Intelligence collection and analysis was also personality-driven and idiosyncratic. Maj. Gen. Fukushima was the chief of the intelligence department of the general staff. Col. Matsukawa Toshitane, an infantry officer and director of the first (operations) department, however, relied on his own intelligence sources, splitting the general staff into fiercely competitive Matsukawa and Fukushima factions. The general staff’s arrogance so alienated the foreign ministry that diplomats refused to share the intelligence that they gathered in the United States or Europe, leaving the army without strategic data regarding domestic unrest in Russia, manipulation of radical elements there, or the Port Arthur defenses. At the operational level, officers treated intelligence casually because the top graduates of the staff college invariably went into combat arms—infantry, artillery, cavalry—and were taught to and preferred to make their own assessments.
Operational intelligence repeatedly ignored inconvenient discoveries that might disrupt planning already in progress. After the Liaoyang battle, the long-serving military attaché in London, Lt. Col. Utsunomiya Tarō, received intelligence from British sources that the Russian Second Army was about to counterattack the Japanese right flank. Imperial General Headquarters decided that the Russians could not move large formations through the rugged, mountainous terrain and did not pass on the warning. Oku was thus surprised on October 5 when the Russians struck his exposed right flank to open the Battle of Shahe.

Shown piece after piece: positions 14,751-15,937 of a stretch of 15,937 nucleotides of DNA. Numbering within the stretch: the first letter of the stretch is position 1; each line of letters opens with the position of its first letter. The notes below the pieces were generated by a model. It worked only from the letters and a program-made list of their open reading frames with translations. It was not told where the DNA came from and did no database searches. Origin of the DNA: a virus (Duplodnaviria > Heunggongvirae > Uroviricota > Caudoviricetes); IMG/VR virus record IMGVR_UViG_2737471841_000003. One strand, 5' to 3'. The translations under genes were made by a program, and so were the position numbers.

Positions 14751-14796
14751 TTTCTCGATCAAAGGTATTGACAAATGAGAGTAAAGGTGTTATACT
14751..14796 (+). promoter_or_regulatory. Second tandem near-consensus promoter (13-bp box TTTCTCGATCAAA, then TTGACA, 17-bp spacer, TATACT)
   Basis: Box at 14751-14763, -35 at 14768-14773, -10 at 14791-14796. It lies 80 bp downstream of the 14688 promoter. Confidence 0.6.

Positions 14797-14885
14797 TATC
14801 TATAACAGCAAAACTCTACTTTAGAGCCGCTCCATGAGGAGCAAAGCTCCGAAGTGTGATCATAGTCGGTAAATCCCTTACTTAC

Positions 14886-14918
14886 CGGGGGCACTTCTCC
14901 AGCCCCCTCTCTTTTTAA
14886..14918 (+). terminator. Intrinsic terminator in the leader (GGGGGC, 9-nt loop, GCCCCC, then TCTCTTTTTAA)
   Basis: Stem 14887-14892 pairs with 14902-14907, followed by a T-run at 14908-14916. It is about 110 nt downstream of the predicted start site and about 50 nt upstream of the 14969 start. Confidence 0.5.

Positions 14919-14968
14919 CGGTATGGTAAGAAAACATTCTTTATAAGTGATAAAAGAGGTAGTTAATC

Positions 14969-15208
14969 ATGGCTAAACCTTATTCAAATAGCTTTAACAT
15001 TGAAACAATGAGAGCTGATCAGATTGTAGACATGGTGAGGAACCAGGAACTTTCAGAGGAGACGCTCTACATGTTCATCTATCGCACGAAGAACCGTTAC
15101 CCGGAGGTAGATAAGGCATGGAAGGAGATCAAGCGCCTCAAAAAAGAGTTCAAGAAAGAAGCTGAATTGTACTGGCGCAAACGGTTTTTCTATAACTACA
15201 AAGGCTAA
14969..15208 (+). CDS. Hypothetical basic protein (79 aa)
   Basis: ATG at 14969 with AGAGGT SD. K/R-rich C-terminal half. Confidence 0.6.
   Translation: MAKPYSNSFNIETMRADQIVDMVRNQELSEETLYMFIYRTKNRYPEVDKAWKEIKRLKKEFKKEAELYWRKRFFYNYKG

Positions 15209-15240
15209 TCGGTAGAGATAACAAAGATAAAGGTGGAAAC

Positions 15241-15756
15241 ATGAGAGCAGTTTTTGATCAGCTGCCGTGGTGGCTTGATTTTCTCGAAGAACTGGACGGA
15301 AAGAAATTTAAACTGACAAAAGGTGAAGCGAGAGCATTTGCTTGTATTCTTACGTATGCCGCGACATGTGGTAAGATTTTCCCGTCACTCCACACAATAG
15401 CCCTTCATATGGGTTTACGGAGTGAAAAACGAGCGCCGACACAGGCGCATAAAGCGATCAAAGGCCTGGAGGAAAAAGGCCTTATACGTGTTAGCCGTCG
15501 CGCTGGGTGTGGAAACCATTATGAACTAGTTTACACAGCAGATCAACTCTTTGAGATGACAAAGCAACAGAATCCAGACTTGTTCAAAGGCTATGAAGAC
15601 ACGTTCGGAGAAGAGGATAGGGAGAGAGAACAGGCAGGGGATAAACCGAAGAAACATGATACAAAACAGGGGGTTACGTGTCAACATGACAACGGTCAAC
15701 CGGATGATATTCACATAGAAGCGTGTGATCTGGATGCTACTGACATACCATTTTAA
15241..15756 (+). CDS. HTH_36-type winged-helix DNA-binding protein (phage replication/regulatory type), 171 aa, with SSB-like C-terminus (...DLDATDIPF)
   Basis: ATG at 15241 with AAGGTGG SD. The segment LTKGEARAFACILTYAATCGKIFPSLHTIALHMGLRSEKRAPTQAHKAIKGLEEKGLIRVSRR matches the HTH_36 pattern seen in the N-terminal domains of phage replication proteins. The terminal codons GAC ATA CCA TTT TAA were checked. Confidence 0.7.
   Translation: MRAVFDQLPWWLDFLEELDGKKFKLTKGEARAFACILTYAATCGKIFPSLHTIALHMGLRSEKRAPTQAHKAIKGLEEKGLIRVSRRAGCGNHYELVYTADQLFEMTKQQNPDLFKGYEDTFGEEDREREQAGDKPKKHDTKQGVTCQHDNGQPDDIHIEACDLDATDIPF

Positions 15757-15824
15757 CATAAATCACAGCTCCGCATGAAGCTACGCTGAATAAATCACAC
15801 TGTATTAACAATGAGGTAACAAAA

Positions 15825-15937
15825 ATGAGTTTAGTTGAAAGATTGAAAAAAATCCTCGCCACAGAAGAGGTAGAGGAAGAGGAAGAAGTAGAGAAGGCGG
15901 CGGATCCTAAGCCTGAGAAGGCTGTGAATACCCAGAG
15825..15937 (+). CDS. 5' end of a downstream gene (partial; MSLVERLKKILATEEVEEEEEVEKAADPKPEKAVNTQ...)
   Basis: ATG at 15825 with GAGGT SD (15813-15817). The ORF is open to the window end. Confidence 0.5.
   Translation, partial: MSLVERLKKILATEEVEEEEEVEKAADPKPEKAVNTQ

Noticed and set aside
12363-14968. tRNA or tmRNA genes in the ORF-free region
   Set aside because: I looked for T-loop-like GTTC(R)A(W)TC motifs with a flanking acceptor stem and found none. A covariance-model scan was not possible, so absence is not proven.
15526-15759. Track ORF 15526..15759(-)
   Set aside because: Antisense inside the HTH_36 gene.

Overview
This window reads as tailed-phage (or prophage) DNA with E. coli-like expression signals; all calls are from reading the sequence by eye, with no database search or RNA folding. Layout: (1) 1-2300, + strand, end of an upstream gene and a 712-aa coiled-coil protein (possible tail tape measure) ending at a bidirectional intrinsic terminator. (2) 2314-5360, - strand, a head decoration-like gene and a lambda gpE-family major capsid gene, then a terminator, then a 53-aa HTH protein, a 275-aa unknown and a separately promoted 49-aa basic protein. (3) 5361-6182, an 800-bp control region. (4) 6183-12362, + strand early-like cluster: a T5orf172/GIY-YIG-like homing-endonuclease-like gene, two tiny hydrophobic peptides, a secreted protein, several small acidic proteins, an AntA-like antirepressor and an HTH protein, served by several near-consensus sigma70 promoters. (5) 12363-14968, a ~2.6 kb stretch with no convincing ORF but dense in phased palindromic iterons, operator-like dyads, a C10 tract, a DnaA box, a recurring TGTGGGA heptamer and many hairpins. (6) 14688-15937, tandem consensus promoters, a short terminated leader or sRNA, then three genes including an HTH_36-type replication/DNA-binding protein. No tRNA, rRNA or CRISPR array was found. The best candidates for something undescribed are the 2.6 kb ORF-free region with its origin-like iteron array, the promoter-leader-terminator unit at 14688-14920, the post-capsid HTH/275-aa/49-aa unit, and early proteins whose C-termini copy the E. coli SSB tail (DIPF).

In mid-January 1905 Utsunomiya and the military attaché to Berlin, Lt. Col. Ōi Shigemoto, reported that Russians planned to attack the left flank of Ōyama’s Manchurian Army along the Shahe River. Manchurian Army staff officers insisted that the bitter cold and deep snow made a major offensive impossible. When eight Russian divisions attacked in the middle of a late January snowstorm, Ōyama’s headquarters dismissed the offensive as a minor reconnaissance-in-force.
The displacement of IGHQ to Hiroshima a decade earlier had been disruptive because the government ministries remained in Tokyo, requiring extensive and expensive coordination that resulted in frequent delays. This time the emperor stayed in Tokyo to coordinate civil government as well as military affairs. Senior officers then complained that IGHQ was too far removed from the front lines to act as an operational headquarters, and in March 1904 Vice Chief of Staff Kodama suggested a supreme command headed by a crown prince be established in Manchuria.
Ōyama, the newly appointed commander of the field armies in Manchuria, insisted on total control of the overseas forces, including logistics and personnel matters. War Minister Terauchi rejected the general staff’s proposal to grant Ōyama such sweeping authority because it would turn IGHQ into a cipher. Furthermore, Terauchi and Prime Minister Katsura—the latter acting as a general, not as the prime minister—wanted IGHQ to coordinate the joint campaign against Port Arthur directly from Tokyo. Based on Yamagata’s counsel, on May 25 the emperor instructed Terauchi and Ōyama to establish a senior field headquarters to command Manchurian armies and gave Ōyama operational control of the field forces.